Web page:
Anchorage is a destination that offers a long list of outdoor activities year-round, and one of the best features of this town is the paved multiuse trail system winding through the entire city. There are four major paved trails: Tony Knowles Coastal Trail (11 miles), Lanie Fleischer Chester Creek Trail (6.1 miles), Campbell Creek Trail (7.5 miles), and Ship Creek Trail (5.8 miles). If you bike all four trails, including the connections between them, and record your ride with a fitness app, the map of your route around Anchorage will look like a moose’s head.  And that’s why the 30+ mile route is called the Moose Loop. Disclaimer: there is no guarantee that you’ll see an actual moose on your ride, but your chances are higher.

After seeing numerous social media posts by my friends who proudly showed off their moose-shaped maps, and pictures of beautiful scenery and wildlife they took along the way, I decided to add the Moose Loop to my list of must-do activities this summer. I haven’t ridden longer than 20 miles on pavement in one day since my bike-touring days over ten years ago, so this seemed like a worthy challenge. Summer was over in an Alaska minute, so I picked a sunny Saturday in October to do the ride. I researched the route on the Anchorage Park Foundation’s website, and then also found it on the Trailforks app. During the ride, I used the app exclusively to navigate the loop. I had biked along all four of these main trails at some point, but never all of them in one day, and I had never biked through some of the neighborhoods between each trail. My favorite part was seeing new things in my town where I have lived for 31 years, like a playground with a big polar bear slide. Three of the trails run along creeks, and the Coastal Trail has beautiful inlet views.

Moose Loop Screenshot

The most important part that you absolutely cannot forget is to start tracking your ride when you begin, and making sure you are tracking it the whole time. Otherwise, you won’t get the coveted moose head map on your device! My husband had also never ridden the Moose Loop, and was up for it, so we started the ride from our driveway, and only biked about a mile to begin the official loop on the Campbell Creek Trail. We headed East on the wooded trail for a few miles, and linked up with the Chester Creek Trail, which looped through the U-Med District. Instead of continuing on the trail, the route took us north on Pine Street, which has a designated bicycle lane, leading directly to one of Anchorage’s most vibrant neighborhoods, Mountain View. Here you’ll find many restaurants offering ethnic cuisine ranging from German to Laotian food, if you need a lunch break during your ride. There is a clearly-marked bicycle route through Mountain View’s wide streets that leads riders to the start of the Ship Creek Trail.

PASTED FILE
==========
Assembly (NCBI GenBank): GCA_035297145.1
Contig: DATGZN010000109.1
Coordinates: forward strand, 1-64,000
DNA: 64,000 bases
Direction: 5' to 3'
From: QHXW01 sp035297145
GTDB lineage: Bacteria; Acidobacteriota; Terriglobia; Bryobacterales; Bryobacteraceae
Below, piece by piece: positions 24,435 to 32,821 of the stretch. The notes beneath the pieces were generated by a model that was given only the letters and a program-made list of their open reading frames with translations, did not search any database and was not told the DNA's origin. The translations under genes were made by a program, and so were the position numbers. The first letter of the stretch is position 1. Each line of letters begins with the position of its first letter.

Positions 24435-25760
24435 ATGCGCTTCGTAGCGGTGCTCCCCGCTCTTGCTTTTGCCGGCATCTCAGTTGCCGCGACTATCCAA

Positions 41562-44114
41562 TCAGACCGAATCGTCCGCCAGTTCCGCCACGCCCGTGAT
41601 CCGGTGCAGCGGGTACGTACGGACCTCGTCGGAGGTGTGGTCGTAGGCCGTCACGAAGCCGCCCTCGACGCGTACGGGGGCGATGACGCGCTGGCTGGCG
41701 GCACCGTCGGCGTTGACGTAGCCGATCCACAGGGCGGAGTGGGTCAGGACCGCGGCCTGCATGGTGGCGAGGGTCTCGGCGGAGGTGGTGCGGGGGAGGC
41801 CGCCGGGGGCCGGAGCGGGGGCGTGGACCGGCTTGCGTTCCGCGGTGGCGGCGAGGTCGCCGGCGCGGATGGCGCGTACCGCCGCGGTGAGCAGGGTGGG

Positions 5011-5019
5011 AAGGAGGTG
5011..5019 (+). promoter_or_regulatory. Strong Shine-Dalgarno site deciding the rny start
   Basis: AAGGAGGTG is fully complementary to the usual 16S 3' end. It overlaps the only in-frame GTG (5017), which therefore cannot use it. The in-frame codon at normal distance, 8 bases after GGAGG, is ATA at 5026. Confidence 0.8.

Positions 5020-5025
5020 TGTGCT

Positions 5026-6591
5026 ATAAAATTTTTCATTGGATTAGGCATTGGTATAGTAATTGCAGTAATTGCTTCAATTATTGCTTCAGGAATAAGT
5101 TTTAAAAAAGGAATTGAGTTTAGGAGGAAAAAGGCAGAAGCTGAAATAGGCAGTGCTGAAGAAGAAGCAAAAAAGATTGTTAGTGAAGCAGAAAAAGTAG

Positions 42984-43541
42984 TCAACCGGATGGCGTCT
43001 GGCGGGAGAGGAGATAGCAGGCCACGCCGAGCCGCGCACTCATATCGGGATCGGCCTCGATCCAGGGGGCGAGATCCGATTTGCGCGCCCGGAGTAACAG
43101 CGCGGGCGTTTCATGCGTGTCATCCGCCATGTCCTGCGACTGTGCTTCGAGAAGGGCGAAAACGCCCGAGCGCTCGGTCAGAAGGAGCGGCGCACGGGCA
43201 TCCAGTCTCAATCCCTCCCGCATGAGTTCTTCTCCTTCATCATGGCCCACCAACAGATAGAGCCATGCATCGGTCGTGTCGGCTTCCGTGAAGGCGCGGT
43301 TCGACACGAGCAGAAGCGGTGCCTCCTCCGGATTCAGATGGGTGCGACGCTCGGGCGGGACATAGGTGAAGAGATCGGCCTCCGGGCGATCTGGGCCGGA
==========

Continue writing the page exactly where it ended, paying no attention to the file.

After a couple miles riding along Ship Creek, we took a break on an overpass above the Alaska Railroad train tracks, and spotted a bald eagle sitting in a tree, probably looking for spawned out salmon in the creek. We continued down the scenic trail to downtown Anchorage, another spot along the route where there are countless restaurants and breweries for a break.

Just a few blocks later, we were cruising on the Coastal Trail along Knik Arm and stopped at the perfect viewpoint to enjoy some snacks. The skies were perfectly blue, and we had a clear view of North America’s tallest mountain, Denali, roughly 130 miles from Anchorage as the raven flies. Susitna Mountain and the Chugach Range were all in plain sight as well. Then the trail took us past Point Woronzof Park where you have a perfect view of the jets taking off directly overhead from Ted Stevens Anchorage International Airport. Kincaid Park was next, and that’s where we saw our first and only moose on the Moose Loop. We didn’t linger, because the young bull was very close to the trail. The last stretch was several more miles along beautiful Campbell Creek, and at this point my legs started to slow down significantly, but we were almost done.

We were pretty tired when we arrived back to our driveway, but very pleased to have seen so many sights around our beautiful hometown. I remembered to turn off my tracking app, and was very proud to see my stats, but the most gratifying thing was the moose-shaped route on the map! Next time I want to bike the Moose Loop in reverse, and on my fat bike in winter to see it in a completely different light.